Briefly stated, the present invention is in a process for manufacturing an iron-containing flux material for use in steel-making processes. This process comprises forming an intimate mixture of iron oxide, limestone, and carbon which materials have a particle size which can vary quite widely. Generally, the iron oxide material, in particular may be utilized as a sludge or slurry containing up to 50% or more solids, or it may be used as a dry powder. The limestone has a particle size generally designated as that is, the median particle size is such that it will pass through openings A" in diameter. The carbon-containing, or carbonaceous materials ha a particle size about A;". These particulate materials of disparate particle sizes are admixed according to a general formula which provides from about 50% to about limestone, from about 10% to about 48% iron oxide and from about 10% to about 20% carbon, t'hese percentages being by weight. Under certain circumstances, previously prepared sintered product having a particle size of about %s to may be recycled, for example, poorly fired or underfired materials fines which are collected from the air streams or gas streams in the process may be recycled and thus reclaimed. Such returns in an amount up to 45% by weight on the dry basis may be used.

When these particulate materials have been admixed to form a dry mixture, or a moist mixture as the case may be, the mixture is either moistened with water, or the moisture content of the mixture is adjusted so as to be within the range of from about 7% to about 14% by weight of the dry mixture depending upon the requirements of the mixture under the conditions of agglomerating particles of random size. These agglomerates may be formed upon conventional agglomerating apparatus, such as, an inclined rotating pan. The mixture of raw ingredients is conveyed by suitable means such as a belt conveyor to the inclined rotating agglomerating pan where the material is further mixed and agglomerated into larger particles of irregular random size. Such particles may range in size from about .1" to about .5" in average diameter. The particles are not regular, but appear granular. The mass issuing from the agglomerating pan or apparatus is identified herein as green or moist agglomerate. The green agglomerate is charged to a traveling grate machine, for example, a conventional Dwight Lloyd machine adapted for sintering to a depth of from about 6" to 16" to form a green agglomerate burden. Adaptation for sintering usually includes a gas torch for ignition of the bed. The processing time of the agglomerated composition of this process is from /2 to /2 of that required for fuel-less compositions. Heat for the sintering operation is derived from the fuel content of the agglomerate and from exothermic reactions occurring within the bed. Auxiliary heat is not usually required, but may be supplied from gas torches disposed above the burden bed. In a sintering operation soaking of the burden at a given temperature, i.e., holding the temperature for completion of the reaction, is not necessary, since by the time the hot front or wave front has traversed the a glomerate bed, the reactions have essentially been completed. Conditions of sintering are severe in comparison with indurating processes where soaking is more likely to be employed.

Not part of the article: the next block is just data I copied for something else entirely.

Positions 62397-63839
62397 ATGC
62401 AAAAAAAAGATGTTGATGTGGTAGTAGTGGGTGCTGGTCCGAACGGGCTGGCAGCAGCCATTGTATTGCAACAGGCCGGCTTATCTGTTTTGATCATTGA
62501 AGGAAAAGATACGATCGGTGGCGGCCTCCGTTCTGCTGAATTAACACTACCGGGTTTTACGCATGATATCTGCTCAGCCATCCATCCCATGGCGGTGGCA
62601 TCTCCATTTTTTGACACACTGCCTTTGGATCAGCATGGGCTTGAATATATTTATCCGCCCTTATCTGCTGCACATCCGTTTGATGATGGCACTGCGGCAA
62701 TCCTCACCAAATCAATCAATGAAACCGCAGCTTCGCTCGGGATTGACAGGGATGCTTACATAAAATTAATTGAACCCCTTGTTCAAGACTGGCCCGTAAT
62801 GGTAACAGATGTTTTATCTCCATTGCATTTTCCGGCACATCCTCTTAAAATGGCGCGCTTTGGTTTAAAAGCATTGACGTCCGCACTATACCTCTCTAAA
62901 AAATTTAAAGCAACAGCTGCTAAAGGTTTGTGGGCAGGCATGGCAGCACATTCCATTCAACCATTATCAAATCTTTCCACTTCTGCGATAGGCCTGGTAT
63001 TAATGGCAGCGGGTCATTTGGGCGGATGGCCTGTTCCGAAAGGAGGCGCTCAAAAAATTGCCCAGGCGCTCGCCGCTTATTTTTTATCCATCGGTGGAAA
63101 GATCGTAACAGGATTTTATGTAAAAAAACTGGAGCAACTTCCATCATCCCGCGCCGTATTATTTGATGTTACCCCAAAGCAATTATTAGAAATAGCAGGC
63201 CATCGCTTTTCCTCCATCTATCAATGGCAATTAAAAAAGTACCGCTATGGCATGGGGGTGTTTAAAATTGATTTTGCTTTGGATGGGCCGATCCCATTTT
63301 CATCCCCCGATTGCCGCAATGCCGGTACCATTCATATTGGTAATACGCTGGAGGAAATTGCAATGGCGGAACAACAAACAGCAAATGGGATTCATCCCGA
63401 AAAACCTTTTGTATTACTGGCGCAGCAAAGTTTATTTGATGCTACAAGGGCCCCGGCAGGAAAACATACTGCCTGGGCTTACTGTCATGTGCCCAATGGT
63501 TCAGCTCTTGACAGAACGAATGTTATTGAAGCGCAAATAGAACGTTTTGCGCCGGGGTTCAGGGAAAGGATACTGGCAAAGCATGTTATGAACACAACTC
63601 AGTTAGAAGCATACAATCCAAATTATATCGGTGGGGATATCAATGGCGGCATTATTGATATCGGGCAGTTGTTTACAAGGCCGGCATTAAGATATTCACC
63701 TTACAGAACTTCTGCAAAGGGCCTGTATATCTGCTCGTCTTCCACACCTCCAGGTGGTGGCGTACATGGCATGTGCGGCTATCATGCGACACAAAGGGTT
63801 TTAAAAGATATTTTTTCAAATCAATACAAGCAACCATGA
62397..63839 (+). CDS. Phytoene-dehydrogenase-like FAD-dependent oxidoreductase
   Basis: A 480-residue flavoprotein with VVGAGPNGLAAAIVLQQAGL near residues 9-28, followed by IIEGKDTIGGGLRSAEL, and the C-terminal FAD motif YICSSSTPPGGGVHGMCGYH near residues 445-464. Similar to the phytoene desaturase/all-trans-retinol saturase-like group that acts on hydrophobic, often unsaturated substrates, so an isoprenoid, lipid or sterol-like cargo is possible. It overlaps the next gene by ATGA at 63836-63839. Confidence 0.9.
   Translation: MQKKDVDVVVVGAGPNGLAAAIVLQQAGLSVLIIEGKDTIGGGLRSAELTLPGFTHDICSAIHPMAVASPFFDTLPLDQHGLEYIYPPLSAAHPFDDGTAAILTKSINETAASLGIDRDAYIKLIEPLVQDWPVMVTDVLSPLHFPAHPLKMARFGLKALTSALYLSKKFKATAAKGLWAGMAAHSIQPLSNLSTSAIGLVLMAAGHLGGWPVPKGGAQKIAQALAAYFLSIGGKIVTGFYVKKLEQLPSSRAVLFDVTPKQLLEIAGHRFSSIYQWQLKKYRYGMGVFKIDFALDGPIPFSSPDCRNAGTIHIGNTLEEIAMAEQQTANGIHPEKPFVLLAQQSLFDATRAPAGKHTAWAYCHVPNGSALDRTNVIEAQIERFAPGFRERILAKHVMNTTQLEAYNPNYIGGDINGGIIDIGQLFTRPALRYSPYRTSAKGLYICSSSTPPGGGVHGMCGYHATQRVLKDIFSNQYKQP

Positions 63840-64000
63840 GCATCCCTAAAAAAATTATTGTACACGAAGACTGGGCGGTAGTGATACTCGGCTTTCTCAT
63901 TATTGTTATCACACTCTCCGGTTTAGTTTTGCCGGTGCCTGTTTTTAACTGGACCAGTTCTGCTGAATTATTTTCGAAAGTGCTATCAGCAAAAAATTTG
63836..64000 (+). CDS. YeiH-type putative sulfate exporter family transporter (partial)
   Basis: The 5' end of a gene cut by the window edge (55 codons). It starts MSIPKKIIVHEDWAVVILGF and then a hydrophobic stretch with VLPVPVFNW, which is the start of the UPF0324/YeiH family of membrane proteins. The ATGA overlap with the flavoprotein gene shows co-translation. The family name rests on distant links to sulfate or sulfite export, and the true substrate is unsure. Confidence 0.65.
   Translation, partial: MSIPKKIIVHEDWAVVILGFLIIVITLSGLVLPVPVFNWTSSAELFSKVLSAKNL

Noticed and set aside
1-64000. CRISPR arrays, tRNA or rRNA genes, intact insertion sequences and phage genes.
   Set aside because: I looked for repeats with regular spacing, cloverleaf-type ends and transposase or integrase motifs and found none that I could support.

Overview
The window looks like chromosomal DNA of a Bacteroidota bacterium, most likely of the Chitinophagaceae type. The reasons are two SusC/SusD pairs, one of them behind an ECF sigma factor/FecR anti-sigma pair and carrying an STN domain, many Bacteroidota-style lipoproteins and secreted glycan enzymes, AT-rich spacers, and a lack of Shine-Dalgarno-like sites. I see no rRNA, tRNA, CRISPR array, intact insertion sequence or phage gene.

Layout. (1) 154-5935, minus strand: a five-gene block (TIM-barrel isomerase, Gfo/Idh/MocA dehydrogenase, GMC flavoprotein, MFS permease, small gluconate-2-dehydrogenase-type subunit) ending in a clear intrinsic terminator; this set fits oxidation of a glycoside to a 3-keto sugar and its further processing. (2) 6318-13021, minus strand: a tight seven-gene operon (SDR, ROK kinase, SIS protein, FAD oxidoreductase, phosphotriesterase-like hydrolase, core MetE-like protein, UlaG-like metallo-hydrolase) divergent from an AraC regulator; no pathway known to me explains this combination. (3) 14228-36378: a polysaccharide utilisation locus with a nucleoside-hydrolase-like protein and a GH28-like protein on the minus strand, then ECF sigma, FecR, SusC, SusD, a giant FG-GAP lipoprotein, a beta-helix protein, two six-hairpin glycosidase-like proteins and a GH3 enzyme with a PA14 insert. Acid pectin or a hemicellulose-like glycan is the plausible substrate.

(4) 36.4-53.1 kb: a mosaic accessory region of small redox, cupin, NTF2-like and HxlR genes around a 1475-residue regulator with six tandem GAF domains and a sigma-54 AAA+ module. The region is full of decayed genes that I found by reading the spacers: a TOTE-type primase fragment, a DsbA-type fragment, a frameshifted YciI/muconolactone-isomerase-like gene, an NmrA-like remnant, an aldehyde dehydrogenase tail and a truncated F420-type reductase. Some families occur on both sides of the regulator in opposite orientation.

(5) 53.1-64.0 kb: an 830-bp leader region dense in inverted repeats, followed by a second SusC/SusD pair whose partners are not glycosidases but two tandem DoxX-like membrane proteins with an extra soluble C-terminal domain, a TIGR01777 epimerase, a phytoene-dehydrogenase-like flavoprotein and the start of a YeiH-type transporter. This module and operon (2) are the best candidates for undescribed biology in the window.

Referring now more particularly to the attached flow sheet, limestone is transferred from a hopper to a grinder or pulverizer Where it is reduced in size to the predetermined median size, otherwise designated as From an intermediate storage point, the limestone is directed to a pug mill where it is intimately blended wth anthracite coal, or other solid carbonaceous material having a particle size of about Vs. The blend is also admixed with basic oxygen furnace fume in either the wet or dry state, the moistened form being preferred. If necessary, water is added to the mixture. In a preferred process, the mixture then passes through a shredder preliminary to the agglomerating operation. The agglomerated parholes of random size are then transferred to the sintering machine, preferably a traveling grate machine of the Dwight-Lloyd type adapted for sintering, where they are subjected to substantially uncontrolled conditions of ignition and sintering, the only control being that the temperature is held below the point of incipient fusion of the mass, and the time of exposure to the elevated temperatures of sintering being suificient to convert the carbon to carbon dioxide, the limestone to lime and the iron content to calcium ferrite.

As mentioned above, one method of abating iron oxide containing fumes in a steel-making operation involves a wet scrubbing technique. In such a system, the fumes evolved are passed through a venturi. type scrubber to which a liquid such as water is added continuously. One advantage of a wet scrubbing system is that waste materials from most steel-making operations will contain a certain amount of zinc due to the addition of galvanized metal as a part of the scrap charged to the steel-making operation. Zinc is undesirable in a steel-making operation and, if present, it will be volatilized and leave the operation in the fume. Zinc also has a deleterious effect upon the refractory lining of steel-making furnaces. While it is desirable to remove as much of the zinc as possible at the time the fume from the steel-making process is passed through the scrubber, a certain amount of it will pass into the recovered fume particles of iron oxide and be carried into the sintering process. As above indicated, the present process is especially useful in promoting the removal of zinc by reduction to the metal and volatilization in the course of the sintering operation. About 50% to 75% of the zinc may thus be removed. The eflluent from a wet scrubbing device may, if desired, be passed to a conventional thickener in order to reduce its water content.

While the present invention is in no way limited by the type of fume abatement device utilized in obtaining the particles of ferric oxide which form one of the raw materials of the process, the process will be described hereinafter in relation to the wet sludge obtained from a wet scrubbing system of the type described above merely for the sake of convenience.